I'm a crime-fighter, says FamilyTreeDNA boss after being caught giving folks' DNA data to FBI

www.theregister.co.uk | 2/1/2019 | Staff
itsdonaldkitsdonaldk (Posted by) Level 3
Click For Photo: https://regmedia.co.uk/2019/02/01/greenspan-familytreedna.jpg

Comment Some would argue he has broken every ethical and moral rule of his in his profession, but genealogist Bennett Greenspan prefers to see himself as a crime-fighter.

"I spent many, many nights and many, many weekends thinking of what privacy and confidentiality would mean to a genealogist such as me," the founder and president of FamilyTreeDNA says in a video that appeared online yesterday.

Anything - Trust - Customers - Time - Customers

He continues: "I would never do anything to betray the trust of my customers and at the same time I felt it important to enable my customers to crowd source the catching of criminals."

The video and surrounding press release went out at 10.30pm on Thursday. Funnily enough, just a couple of hours earlier, BuzzFeed offered a very different take on Greenspan's philanthropy. "One Of The Biggest At-Home DNA Testing Companies Is Working With The FBI," reads the headline.

FamilyTreeDNA - Features - Sample - DNA - Biz

Here's how FamilyTreeDNA works, if you don't know: among other features, you submit a sample of your DNA to the biz, and it will tell you if you're related to someone else who has also submitted their genetic blueprint. It's supposed to find previously unknown relatives, check parentage, and so on.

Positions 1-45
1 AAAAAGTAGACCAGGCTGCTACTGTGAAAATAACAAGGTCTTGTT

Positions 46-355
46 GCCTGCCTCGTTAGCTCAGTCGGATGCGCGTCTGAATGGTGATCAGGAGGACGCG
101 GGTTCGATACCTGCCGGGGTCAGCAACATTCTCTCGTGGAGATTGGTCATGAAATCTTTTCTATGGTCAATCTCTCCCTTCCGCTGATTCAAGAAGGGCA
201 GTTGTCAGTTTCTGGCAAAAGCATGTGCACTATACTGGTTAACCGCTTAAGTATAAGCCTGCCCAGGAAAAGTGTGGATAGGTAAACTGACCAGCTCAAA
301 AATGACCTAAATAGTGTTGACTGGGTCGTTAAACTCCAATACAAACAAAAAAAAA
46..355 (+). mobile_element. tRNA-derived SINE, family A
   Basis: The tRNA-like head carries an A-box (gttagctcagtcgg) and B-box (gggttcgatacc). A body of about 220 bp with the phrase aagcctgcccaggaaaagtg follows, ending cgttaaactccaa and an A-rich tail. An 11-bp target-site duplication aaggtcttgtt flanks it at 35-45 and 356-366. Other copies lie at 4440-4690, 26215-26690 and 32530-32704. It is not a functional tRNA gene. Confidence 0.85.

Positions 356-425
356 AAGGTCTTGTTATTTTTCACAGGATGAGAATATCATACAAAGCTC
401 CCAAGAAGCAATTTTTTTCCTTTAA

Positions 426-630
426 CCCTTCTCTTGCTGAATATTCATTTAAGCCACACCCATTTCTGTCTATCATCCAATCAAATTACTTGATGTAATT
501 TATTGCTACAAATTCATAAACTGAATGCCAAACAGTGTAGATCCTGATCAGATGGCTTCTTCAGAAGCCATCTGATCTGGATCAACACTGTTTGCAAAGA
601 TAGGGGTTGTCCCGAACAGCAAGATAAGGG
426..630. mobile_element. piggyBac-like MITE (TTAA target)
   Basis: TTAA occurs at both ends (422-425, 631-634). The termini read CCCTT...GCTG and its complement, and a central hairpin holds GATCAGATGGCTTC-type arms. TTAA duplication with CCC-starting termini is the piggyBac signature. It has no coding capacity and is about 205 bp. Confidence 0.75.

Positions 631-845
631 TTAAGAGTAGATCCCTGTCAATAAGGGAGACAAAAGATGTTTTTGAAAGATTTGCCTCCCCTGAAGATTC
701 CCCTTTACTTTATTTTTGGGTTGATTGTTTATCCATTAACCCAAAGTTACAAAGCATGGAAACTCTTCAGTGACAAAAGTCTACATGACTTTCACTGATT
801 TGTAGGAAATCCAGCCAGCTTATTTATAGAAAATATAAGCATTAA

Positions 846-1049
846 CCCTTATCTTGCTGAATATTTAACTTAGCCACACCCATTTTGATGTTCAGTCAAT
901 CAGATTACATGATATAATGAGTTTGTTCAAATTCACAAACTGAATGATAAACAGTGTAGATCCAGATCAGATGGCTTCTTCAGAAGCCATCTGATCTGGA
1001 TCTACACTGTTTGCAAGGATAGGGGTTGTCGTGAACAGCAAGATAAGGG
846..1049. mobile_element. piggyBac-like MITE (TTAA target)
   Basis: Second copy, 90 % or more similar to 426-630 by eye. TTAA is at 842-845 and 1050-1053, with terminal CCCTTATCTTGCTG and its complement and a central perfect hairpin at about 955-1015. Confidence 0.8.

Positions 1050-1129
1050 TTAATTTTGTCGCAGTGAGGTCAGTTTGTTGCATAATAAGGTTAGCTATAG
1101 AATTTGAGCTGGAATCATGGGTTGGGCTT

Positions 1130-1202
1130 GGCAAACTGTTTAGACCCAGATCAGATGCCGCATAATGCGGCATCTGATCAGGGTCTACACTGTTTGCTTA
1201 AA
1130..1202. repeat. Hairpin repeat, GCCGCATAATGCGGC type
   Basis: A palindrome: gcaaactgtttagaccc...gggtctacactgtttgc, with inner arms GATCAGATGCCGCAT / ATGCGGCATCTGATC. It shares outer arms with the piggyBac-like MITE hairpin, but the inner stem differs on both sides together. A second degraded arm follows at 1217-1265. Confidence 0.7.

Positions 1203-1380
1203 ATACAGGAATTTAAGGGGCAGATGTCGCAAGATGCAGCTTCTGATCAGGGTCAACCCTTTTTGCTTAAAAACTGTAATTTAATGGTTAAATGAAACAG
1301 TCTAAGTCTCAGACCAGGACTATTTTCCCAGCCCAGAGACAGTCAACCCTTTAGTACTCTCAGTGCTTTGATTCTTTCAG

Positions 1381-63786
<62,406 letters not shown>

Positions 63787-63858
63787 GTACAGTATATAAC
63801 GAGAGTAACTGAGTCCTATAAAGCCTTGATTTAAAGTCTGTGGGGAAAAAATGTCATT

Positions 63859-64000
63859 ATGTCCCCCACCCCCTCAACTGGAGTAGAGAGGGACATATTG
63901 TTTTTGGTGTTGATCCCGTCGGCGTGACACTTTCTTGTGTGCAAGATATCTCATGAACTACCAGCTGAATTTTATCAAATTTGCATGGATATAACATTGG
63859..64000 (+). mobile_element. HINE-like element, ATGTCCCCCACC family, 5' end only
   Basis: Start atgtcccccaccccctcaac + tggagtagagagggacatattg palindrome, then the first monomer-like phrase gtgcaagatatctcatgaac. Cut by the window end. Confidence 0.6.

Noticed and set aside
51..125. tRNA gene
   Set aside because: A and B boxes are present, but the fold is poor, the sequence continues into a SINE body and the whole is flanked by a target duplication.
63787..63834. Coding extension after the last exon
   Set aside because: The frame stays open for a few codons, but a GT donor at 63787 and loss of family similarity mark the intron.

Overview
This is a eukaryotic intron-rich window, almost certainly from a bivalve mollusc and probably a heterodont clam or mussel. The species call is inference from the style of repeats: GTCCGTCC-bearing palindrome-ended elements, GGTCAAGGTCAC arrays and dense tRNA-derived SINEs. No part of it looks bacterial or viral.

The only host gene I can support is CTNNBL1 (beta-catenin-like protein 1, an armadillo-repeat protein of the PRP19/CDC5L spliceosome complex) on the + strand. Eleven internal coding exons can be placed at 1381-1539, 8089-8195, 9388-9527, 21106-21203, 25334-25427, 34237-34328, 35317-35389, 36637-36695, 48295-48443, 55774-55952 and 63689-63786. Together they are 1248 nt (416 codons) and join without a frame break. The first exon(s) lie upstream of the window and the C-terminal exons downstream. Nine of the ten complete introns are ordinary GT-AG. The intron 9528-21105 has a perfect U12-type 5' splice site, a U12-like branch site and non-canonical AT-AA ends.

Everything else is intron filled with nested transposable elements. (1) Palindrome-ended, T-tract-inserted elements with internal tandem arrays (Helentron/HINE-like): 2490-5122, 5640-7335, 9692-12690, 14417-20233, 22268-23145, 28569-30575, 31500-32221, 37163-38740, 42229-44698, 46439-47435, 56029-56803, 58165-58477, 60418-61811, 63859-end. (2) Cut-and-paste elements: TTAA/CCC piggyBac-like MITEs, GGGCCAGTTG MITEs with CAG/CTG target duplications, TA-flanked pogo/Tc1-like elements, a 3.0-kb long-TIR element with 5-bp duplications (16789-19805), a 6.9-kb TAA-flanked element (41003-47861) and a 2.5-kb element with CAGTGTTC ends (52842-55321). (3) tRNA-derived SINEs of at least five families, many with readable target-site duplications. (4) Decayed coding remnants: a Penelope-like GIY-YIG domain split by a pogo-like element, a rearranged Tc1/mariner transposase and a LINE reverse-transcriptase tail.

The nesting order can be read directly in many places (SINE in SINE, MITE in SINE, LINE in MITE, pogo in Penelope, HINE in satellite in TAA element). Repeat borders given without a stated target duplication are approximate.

And so, by crowd sourcing, what Greenspan means is that he has reached an agreement with the FBI to allow the agency to create new profiles on his system using DNA collected from, say, corpses, crime scenes, and suspects. These can then be compared with genetic profiles in the company's database to locate and track down relatives of suspects and victims, if not the suspects and victims themselves.

Approach - Policy - Customers - Information - Party

He insists that this approach "does not change our policy never to sell or barter our customers’ private information with a third party" because it doesn't give the Feds access to information beyond an ordinary user.

"We came to the conclusion that if law...
(Excerpt) Read more at: www.theregister.co.uk
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